Rewarding Our Brains to Break Bad Habits

Two non-threatening animations from Dr. Jud

On Monday, we presented an infographic to help reduce anxiety. PLEASE take a look.

Now, we offer a brief discussion and two clever videos on changing bad habits by Jud Brewer, M.D., Ph.D.: “Dr. Jud [as he is called] is the Director of Research and Innovation at the Mindfulness Center and associate professor in psychiatry at the School of Medicine at Brown University, as well as a research affiliate at MIT.”

As per Dr. Jud:

“How are habits formed? What is the biggest secret behind our mind’s choices? Why is it so hard to break some of our most unhelpful habits, including worry and panic during this challenging time? How can we upgrade our mind’s habit system?”

Video 1: The Habit Loop — Anxiety

The first animation deals with the three stages of the habit loop: trigger->behavior->reward.

Video 2: Breaking Bad Habits

The second animation notes some recent research that Dr. Jud’s lab has done to help people quit smoking and stop overeating. And it provides simple tips on how you can learn to leverage your own brain for habit change.

 

We REALLY Hope This Device Works

For just $300 in parts, Rice University is devising an automated ApolloBVM device.

As we all know, there is a worldwide shortage of ventilators for those stricken with COVID-19. While there are finally multiple efforts underway to produce more ventilators, the time to and costs of converting factories has caused a real  lag.

In the mean time, many innovative and entrepreneurial efforts are taking place.

According to Rice University:

“The ApolloBVM is a controllable, automated add-on solution to the existing and widely available Bag Valve Mask (BVM). The device compresses the BVM with a mechanical system that is able to provide consistent and accurate ventilation with positive-pressure.”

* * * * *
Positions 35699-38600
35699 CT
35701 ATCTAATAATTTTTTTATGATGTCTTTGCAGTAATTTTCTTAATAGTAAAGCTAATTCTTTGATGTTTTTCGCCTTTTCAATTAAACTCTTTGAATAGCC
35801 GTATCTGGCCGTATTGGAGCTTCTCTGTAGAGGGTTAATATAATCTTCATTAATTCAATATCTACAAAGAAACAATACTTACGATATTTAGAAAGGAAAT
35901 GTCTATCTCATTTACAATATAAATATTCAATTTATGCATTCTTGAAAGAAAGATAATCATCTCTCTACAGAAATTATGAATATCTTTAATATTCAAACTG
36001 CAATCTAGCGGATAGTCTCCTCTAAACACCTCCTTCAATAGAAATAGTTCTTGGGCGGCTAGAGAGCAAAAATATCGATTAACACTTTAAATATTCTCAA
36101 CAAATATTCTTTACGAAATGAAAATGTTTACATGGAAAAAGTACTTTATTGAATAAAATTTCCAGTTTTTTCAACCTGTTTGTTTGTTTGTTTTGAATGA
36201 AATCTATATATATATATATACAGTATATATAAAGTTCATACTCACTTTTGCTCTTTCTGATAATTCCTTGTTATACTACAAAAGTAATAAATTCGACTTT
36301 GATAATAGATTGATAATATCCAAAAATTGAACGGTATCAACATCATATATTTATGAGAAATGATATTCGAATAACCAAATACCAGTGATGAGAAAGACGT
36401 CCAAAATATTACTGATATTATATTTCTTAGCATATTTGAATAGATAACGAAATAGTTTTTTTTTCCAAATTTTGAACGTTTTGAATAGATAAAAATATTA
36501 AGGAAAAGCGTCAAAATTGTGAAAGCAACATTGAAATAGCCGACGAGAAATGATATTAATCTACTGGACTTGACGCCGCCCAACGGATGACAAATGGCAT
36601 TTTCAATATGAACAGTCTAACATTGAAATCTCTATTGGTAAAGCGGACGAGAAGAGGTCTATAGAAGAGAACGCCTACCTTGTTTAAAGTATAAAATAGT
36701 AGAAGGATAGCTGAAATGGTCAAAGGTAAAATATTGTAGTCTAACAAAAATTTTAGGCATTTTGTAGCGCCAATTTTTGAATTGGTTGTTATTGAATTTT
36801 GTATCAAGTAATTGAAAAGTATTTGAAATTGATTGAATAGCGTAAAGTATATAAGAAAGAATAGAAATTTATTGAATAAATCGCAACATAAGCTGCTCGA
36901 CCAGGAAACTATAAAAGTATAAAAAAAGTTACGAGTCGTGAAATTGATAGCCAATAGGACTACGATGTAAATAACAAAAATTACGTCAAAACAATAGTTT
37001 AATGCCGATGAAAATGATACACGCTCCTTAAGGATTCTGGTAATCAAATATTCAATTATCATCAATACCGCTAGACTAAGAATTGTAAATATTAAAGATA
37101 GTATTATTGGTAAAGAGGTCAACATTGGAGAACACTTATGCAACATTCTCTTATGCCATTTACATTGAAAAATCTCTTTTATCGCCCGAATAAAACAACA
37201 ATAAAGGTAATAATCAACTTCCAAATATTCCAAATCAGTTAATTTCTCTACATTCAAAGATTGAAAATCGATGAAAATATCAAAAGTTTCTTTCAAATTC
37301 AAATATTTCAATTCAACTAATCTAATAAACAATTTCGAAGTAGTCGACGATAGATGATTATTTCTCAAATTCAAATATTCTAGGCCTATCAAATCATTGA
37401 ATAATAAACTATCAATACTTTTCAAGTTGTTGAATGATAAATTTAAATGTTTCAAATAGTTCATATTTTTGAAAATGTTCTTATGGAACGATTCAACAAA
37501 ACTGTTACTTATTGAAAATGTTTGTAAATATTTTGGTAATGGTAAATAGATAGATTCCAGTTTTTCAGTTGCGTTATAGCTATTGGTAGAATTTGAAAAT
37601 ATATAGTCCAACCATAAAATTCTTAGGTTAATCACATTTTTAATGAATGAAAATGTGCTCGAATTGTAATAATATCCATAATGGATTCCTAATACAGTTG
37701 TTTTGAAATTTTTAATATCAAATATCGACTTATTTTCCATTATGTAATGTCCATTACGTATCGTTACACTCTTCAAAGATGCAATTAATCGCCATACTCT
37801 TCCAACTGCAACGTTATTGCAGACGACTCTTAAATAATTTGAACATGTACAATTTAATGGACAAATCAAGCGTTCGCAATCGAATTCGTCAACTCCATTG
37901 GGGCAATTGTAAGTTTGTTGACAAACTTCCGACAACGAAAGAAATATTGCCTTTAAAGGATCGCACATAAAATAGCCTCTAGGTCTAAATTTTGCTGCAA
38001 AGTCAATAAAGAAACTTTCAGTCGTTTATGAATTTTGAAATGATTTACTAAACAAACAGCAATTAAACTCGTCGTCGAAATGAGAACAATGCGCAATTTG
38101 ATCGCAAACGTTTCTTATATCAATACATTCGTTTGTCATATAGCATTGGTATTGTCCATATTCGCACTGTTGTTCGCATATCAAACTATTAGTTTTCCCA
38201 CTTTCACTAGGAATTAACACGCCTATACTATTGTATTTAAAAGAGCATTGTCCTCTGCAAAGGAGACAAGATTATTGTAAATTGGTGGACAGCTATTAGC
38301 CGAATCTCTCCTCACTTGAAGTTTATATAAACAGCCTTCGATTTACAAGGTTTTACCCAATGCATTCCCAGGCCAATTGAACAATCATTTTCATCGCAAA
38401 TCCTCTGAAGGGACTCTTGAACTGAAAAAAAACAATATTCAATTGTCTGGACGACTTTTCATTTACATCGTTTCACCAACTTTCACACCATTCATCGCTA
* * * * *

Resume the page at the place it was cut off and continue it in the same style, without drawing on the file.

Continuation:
“This solution exists within the top range of high-acuity limited-operability (HALO) ventilator solutions with an a priori design to produce volume and pressure cycled ventilation that includes positive end-expiratory pressure (PEEP) and enriched oxygen sources.”

“The ApolloBVM is a rapidly scalable solution with a clinician-informed end-to-end design that repurposes the existing BVM global inventory toward widespread and safe access of hospital-grade mechanical ventilation.”

The video below highlights the promising, inexpensive, and simple-to-scale-up inhaler that would help those who are not in critical condition. 

For much more information on this exciting project, click here.

 

How Ethical Are WE Healthwise?

Would you inform your boss about a chronic illness before its effects are visible?

Interesting question, right? “How Ethical Are WE Healthwise?”

We often criticize others in the health professions for actions we consider inappropriate. Yet, we rarely question our own behavior.

With this in mind, here are excerpts from a recent Sunday NY Times’ ethicist column written by Kwame Anthony Appiah.

What Would YOU Do?

Excerpts of Question (name withheld): 

During my brief tenure, my boss has increased my responsibilities, promoted me, and proposed changing my position to be more in line with my previous employment. In essence, he is slowly transforming my work into the dream job I discussed during my interview. I suspect he has done so to ensure that I remain, not knowing that I am ill.”

“I have yet to tell my boss about my diagnosis. Legally, I suspect I am not obligated to, unless I need to take leave from my job. Yet morally, should I not at least advise my boss, particularly given his mentorship of me? I recognize that some of the potential requirements of my new job — frequent travel, increased responsibilities, extended time away from my instrumental supports — may be unsustainable 12 months from now, if not sooner. However, I am currently able to perform. What is my duty here?”

Excerpts of Response from the Ethicist (Kwame Anthony Appiah):